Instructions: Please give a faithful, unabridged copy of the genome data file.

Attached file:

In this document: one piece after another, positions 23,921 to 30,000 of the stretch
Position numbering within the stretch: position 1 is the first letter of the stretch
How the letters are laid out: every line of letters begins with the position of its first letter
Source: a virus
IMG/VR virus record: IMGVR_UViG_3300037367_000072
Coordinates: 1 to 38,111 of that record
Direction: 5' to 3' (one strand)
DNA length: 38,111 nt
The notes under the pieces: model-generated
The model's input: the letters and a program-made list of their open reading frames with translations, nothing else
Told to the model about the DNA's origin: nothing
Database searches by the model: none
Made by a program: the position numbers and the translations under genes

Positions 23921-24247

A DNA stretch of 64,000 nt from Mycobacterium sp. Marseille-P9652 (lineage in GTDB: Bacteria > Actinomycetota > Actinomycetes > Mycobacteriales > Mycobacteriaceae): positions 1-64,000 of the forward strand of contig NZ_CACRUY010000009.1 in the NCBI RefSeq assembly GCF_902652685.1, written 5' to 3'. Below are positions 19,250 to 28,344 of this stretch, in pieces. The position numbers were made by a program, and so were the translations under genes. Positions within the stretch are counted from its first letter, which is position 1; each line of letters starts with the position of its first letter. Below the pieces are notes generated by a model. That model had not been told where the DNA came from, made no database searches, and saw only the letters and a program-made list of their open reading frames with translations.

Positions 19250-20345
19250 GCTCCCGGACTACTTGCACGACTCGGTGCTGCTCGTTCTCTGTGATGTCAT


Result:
In this document: one piece after another, positions 23,921 to 30,000 of the stretch
Position numbering within the stretch: position 1 is the first letter of the stretch
How the letters are laid out: every line of letters begins with the position of its first letter
Source: a virus
IMG/VR virus record: IMGVR_UViG_3300037367_000072
Coordinates: 1 to 38,111 of that record
Direction: 5' to 3' (one strand)
DNA length: 38,111 nt
The notes under the pieces: model-generated
The model's input: the letters and a program-made list of their open reading frames with translations, nothing else
Told to the model about the DNA's origin: nothing
Database searches by the model: none
Made by a program: the position numbers and the translations under genes

Positions 23921-24247

A DNA stretch of 64,000 nt from Mycobacterium sp. Marseille-P9652 (lineage in GTDB: Bacteria > Actinomycetota > Actinomycetes > Mycobacteriales > Mycobacteriaceae): positions 1-64,000 of the forward strand of contig NZ_CACRUY010000009.1 in the NCBI RefSeq assembly GCF_902652685.1, written 5' to 3'. Below are positions 19,250 to 28,344 of this stretch, in pieces. The position numbers were made by a program, and so were the translations under genes. Positions within the stretch are counted from its first letter, which is position 1; each line of letters starts with the position of its first letter. Below the pieces are notes generated by a model. That model had not been told where the DNA came from, made no database searches, and saw only the letters and a program-made list of their open reading frames with translations.

Positions 19250-20345
19250 GCTCCCGGACTACTTGCACGACTCGGTGCTGCTCGTTCTCTGTGATGTCAT